The Commission made significant strides in its Ontario-wide campaign to have all transit stops announced. By October 2008, all 38 of Ontario’s public transit providers had made a commitment to announce all stops by the end of 2008.
This request for action, which began in October 2007, reflected the Human Rights Tribunal of Ontario decision in Lepofsky v. TTC, in which the transit provider was given 30 days to begin announcing all stops on all transit routes.
As part of the changed Commission, we are looking at new ways of presenting our annual report. Respect for the environment has led the Commission, wherever possible, to use means other than paper to send its message. This year’s report has been shortened to include a high-level overview of the Commission’s progress in the past year and future directions. An expanded online version will provide many helpful links to descriptions of Commission activities.
Since June 30, 2008, the OHRC ended its role of accepting individual human rights complaints. All new human rights complaints – or applications – were filed directly with the Human Rights Tribunal of Ontario. The following numbers chart the OHRC’s work on cases during this transition phase:
To commemorate the 60th anniversary of the signing of the Universal Declaration on Human Rights, the OHRC worked with CASHRA, TakingITGlobal and the John Humphrey Centre for Peace and Human Rights to create a new website: www.tigweb.org/themes/udhr60/. This site offers youth an interactive tool to learn about human rights and to talk about human rights issues affecting Canadians.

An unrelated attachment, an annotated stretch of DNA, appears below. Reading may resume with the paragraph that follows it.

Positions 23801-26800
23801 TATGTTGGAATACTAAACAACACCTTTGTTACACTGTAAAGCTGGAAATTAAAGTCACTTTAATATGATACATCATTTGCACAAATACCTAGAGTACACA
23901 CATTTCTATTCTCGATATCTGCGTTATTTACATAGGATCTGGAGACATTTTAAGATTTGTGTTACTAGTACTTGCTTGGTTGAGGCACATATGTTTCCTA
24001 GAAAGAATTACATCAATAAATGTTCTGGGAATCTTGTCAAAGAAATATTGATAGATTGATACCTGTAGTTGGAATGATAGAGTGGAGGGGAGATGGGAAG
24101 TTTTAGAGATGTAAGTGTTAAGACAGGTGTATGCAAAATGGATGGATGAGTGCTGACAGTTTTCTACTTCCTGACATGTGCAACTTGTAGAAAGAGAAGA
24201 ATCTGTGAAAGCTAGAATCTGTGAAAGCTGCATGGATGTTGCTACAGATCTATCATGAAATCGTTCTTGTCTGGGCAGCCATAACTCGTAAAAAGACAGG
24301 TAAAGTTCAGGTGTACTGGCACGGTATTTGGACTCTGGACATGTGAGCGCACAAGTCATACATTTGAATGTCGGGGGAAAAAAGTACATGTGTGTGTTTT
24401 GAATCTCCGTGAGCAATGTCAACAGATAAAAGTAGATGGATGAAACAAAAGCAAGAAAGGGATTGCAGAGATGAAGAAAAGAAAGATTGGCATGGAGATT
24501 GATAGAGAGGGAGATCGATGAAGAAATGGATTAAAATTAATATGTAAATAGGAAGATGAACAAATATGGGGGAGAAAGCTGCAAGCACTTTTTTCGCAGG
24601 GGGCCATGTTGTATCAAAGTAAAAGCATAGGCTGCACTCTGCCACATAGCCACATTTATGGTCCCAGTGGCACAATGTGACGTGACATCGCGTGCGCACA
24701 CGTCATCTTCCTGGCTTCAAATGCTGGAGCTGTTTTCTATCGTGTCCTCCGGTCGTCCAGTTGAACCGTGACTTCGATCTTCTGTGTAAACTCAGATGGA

The OHRC was pleased to host the 2008 conference of the Canadian Association of Statutory Human Rights Agencies (CASHRA) at Niagara College. Under this year’s theme, Collective Strength: Commission to Communities and Back, over 200 people (including representatives from human rights commissions across Canada and community representatives) shared experiences and expertise on a number of key human rights issues ranging from national security and profiling, working with policing services and other public institutions for systemic change, to the accommodation debate.
The OHRC continued its extensive efforts to educate the public about human rights issues. It based its selection of public events, presentations and speeches to focus on strategic priorities including the new human rights system, housing, law enforcement, mental health and other vulnerable sectors.